Apple (NASDAQ:AAPL) may be gearing up for one of its most important events of the year next week, but news about a recent Apple hire has the tech world talking once again about Apple's plans to enter the world of augmented reality.

This week, Piper Jaffray analyst Gene Munster wrote a research note that a former Apple employee, Nick Thompson, left his post as the HoloLens audio hardware engineering lead at Microsoft and and is now back at Apple. That may not seem very noteworthy in and of itself, but when coupled with other augmented reality moves by Apple over the past few years, its augmented reality plans are starting to come into focus. 

Apple's not sitting idly by
Just so we're all on the same page, augmented reality overlays information and graphics onto the real world via screens or devices in real-time, so that its users can do things like learn about objects in front of them, control virtual objects, or play immersive games.

This is the future if Microsoft's HoloLens has anything to say about it. Source: Microsoft.

While Apple's competitors get a lot of attention for their augmented reality and virtual reality pursuits, Apple's certainly been busy as well. Take a look: 

  • Back in February Apple was awarded a patent for head-mounted display in which an iPhone is slipped into the device as the main screen.
  • Apple's also posted job openings for AR and VR positions, looking for people with "a proven track record in virtual and augmented reality."
  • The company purchased the AR software company, Metaio, back in March, and now owns its 171 pending worldwide patents and 25 U.S. patents.
  • In 2013, Apple bought PrimeSense, the 3D sensor company that made some of the tech found in Microsoft's Kinect.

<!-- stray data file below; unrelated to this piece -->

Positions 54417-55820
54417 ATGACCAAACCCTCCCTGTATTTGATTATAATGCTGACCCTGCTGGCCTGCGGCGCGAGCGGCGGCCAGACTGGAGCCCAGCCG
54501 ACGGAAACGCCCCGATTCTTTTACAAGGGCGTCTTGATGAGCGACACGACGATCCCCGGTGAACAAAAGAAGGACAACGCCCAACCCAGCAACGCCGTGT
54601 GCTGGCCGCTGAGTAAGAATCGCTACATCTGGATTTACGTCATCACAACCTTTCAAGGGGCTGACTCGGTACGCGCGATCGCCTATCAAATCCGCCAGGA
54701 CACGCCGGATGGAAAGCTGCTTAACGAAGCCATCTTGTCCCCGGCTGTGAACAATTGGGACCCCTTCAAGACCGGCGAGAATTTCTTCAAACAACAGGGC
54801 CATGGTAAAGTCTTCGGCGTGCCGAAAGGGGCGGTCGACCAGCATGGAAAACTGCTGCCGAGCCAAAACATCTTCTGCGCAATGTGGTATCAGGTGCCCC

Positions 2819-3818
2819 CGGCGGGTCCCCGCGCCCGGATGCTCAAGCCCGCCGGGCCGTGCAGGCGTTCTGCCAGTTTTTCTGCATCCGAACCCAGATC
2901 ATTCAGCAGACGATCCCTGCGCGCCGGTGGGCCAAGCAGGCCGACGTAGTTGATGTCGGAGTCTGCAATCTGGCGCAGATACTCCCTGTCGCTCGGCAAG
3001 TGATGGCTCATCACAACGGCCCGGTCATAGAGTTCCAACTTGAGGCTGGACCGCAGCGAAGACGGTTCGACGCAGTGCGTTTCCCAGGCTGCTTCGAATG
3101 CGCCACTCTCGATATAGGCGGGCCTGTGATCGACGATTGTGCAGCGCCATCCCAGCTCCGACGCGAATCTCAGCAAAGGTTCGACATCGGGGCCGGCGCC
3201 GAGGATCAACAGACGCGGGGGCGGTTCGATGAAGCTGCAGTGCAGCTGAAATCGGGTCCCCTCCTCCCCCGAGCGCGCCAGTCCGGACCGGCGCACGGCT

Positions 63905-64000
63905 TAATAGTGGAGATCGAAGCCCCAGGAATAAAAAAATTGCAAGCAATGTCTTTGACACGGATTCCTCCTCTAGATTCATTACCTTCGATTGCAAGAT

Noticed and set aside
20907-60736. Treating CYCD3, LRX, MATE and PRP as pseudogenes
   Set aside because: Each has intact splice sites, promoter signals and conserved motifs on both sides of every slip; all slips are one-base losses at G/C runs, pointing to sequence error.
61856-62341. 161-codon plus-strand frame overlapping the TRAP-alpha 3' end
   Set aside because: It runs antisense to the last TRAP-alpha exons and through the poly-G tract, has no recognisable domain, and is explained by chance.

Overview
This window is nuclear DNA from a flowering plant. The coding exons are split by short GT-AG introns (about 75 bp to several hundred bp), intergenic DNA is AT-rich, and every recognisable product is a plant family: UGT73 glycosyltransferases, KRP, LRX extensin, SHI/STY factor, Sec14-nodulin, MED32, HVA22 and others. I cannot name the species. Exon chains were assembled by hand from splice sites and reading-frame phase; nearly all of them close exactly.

• And, of course, the recent hire of Thompson away from Microsoft's HoloLens.

All of these moves certainly don't mean Apple is ready to put an AR device up for sale, but it does show the company is taking the technology seriously. And it should be, because the competition is already heating up.

Keeping up with the Joneses
Last year, Google (NASDAQ:GOOG) (NASDAQ:GOOGL) showed its interested in AR when it invested $542 million in Magic Leap (you can check out a video of its work below) -- and, as Munster said in a note first published on Barron’s, Google has pursued other AR and VR avenues like Project Jump and has opened up YouTube to virtual reality content.

And as for Facebook (NASDAQ:FB), Munster says: (NASDAQ:FB)

It's widely known Facebook's commitment to VR is highlighted by the company's Oculus acquisition along with subsequent VR-related acquisitions including 13th Lab, Nimble VR, Surreal Vision, and Pebbles Interfaces.

The Oculus Rift VR headset. Source: Oculus.

Last year, Facebook purchased Oculus for $2 billion and will release its first device, called the Rift, to the public in the first quarter of 2016. While the Rift is a virtual reality headset, and not augmented reality, it still puts Apple far behind the competition when it comes to any type of publicly released immersive computing experience. 

And, of course, I already mentioned earlier that Microsoft's been building HoloLens, which is an AR headset the company hopes people will use for gaming, design, and even research. The HoloLens pairs with gesture controls, leaving the mouse behind. 

The fact is, with all of these major tech players diving into augmented and virtual reality, Apple's latest AR moves should help keep the company from falling too far behind its competition.

Don't hold your breath
While Apple is likely working on its own augmented reality device, it could be many years before it reveals it to the public. Apple tends to be slower to release devices in new segments than other companies.

Which means that it would be perfectly comfortable watching Microsoft, Facebook, and Google sell their devices before it releases its own. But with its current moves, Apple investors can be sure the company isn't overlooking augmented reality, and if you factor in its penchant for secrecy, Apple could be further along than any of us suspect. 

Editor's note: This article has been corrected to reflect that it was Google Inc. that invested in Magic Leap.

This article represents the opinion of the writer, who may disagree with the “official” recommendation position of a Motley Fool premium advisory service. We’re motley! Questioning an investing thesis -- even one of our own -- helps us all think critically about investing and make decisions that help us become smarter, happier, and richer.